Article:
Under the Gaze: Learning to be Black in White Society – KELLY (CSS)

KELLY, Jennifer. Under the Gaze: Learning to be Black in White Society. Fernwood Publishing, 1998. 144p. Resenha de: BROWN, Yvonne. Canadian Social Studies, v.36, n.2, 2002.

Jennifer Kelly has produced another fine ethnography of African-Canadian high school students. She defines herself to be simultaneously an insider and an outsider. She shares a Black identity born out of a common history of enslavement and colonization but recognizes that the location of her birth and family background makes her an outsider. Another relevant aspect of her identity is that she is a teacher and mother. Employing a male interviewer enabled her to obtain richly textured data about the Black male identity constructs. There were twenty-six females and twenty-three males as well as thirteen teachers in her sample.

The purpose of the study was to investigate how a sample of Black students constructed their identities within a White-dominated society. The location is the City of Edmonton, Alberta. Kelly investigated six topics as follows: how Black students view and perceive themselves; how they relate to their peers; the significance they attach to being Black in a White-dominated environment; how they receive and perceive predominantly Western popular cultural forms; and how they relate to teachers and schools.

Her methodology employed multiple methods for obtaining data. There was
historical data from both primary and secondary sources. These data established the background for the conceptual framework, which she used to frame and interpret the other data collected. Out of this framework she defined the main terms Black, White, racialization and identity. Focus groups with boys only, girls only, and boys and girls together, were carried out. Individual interviews were done with the students and teachers. She drew on her research journal as well.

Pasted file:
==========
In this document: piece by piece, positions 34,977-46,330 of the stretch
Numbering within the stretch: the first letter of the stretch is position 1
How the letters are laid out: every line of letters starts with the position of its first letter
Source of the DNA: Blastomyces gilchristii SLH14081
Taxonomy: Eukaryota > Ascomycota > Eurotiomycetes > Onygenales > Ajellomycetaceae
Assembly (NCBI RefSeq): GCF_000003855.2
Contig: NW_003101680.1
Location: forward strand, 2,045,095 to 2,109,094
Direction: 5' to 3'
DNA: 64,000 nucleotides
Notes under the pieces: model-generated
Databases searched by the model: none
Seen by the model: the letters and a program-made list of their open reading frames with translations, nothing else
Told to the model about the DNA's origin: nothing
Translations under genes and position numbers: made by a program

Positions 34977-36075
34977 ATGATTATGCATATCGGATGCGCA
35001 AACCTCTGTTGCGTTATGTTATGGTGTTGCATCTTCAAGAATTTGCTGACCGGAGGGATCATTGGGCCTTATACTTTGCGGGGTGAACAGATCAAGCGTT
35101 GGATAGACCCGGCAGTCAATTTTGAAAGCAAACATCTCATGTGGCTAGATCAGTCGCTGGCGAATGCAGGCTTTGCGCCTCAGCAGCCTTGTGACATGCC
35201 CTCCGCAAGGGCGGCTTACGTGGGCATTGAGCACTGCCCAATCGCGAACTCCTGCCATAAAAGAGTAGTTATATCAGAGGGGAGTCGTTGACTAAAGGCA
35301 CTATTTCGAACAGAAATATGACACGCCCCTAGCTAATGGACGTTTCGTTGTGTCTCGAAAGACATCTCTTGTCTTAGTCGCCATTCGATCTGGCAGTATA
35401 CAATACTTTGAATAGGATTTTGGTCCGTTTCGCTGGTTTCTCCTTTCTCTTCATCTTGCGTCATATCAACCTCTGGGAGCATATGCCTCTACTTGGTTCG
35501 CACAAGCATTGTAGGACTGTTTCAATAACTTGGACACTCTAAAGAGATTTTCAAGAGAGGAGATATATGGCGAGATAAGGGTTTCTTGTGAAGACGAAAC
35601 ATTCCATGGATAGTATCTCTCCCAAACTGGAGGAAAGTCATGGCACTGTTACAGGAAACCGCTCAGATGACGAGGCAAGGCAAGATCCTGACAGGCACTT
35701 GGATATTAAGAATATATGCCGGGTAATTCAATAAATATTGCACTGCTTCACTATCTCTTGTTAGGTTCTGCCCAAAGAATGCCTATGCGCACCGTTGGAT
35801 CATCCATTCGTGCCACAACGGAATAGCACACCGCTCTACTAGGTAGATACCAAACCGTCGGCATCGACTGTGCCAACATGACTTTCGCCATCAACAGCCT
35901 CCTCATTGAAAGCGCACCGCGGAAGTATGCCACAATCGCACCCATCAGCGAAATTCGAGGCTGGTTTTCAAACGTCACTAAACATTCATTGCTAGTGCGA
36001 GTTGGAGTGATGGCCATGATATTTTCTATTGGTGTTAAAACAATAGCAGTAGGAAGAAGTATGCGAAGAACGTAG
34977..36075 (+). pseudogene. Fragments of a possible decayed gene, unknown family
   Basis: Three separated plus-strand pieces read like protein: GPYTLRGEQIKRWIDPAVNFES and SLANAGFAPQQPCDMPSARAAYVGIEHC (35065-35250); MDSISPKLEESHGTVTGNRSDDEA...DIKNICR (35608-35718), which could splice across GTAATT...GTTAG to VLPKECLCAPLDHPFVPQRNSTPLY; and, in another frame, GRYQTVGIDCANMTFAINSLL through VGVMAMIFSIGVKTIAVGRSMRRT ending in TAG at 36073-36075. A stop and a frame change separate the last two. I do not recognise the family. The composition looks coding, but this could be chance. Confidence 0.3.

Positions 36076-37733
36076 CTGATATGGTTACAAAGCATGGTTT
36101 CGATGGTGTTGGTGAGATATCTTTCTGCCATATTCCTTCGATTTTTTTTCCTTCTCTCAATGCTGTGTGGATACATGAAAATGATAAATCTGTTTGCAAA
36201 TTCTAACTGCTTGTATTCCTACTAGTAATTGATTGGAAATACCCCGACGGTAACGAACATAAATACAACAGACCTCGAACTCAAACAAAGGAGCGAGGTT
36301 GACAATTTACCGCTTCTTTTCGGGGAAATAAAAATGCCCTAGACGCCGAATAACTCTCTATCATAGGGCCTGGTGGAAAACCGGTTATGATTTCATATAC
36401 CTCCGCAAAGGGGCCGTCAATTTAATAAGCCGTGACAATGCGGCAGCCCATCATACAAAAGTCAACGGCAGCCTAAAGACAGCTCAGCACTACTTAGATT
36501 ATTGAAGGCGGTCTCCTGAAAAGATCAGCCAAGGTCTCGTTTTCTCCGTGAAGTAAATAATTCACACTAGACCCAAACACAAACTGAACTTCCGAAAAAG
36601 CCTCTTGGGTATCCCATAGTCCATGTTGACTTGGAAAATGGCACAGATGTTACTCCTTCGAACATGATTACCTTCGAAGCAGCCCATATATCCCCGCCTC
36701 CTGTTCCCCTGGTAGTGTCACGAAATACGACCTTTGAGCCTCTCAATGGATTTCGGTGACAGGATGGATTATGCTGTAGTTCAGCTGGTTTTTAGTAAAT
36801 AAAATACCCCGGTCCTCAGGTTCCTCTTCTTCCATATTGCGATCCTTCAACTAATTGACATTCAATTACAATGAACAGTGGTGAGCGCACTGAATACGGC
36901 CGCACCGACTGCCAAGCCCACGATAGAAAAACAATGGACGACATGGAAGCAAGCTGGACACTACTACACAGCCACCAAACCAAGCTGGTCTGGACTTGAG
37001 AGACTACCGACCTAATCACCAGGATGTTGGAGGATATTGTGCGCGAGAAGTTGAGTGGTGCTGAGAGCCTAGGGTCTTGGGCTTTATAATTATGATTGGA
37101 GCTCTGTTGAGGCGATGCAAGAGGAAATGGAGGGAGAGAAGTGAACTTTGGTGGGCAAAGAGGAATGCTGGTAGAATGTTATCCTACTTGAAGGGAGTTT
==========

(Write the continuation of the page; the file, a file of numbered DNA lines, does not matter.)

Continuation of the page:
Discussion and data interpretation revolve around the trope of the racialized gaze, as explicated by Frantz Fanon (1967), in his very influential book Black Skins White Masks. It is from this work that the title of the book comes. The gaze is defined in many ways: 1) dominant as in the white gaze; 2) oppositional as in the black child returning the gaze; 3) perceptual as in signifying ascribed identities. One quotation will illustrate the complex meanings attached to the gaze:

The importance of the gaze is that it allows a dominant group to control the social spaces and social interaction of all groups. Blacks are made visible and invisible at the same time under the gaze. For example, when Black youth are seen it is often with a specific gaze that sees the troublemaker the school skipper or the criminal. Thus they are seen and constrained by a gaze that is intended to control physical and social movements. The purpose of the gaze is that it should subdue those who receive it and make them wish to be invisible (p.19).

In six short chapters, I believe that Kelly has fulfilled the five goals of her research. There are a few weaknesses. The reader would benefit from seeing the research protocols as well as an index. The prose is choppy; this is no doubt a function of including so many quotations. This said I would like to tell the reader about a few of the admirable qualities. The historical overview accompanied by the photographs of Black settlers in Alberta was a reminder that though they were deemed unsuitable they came and they made their contribution. Social Studies teachers could benefit from reading this short ethnography. The chapter on gender relations explains racialized patriarchy well. The pedagogical insights from this study could help teachers understand the construction of racialized identities.

Yvonne Brown – The University of British Columbia.

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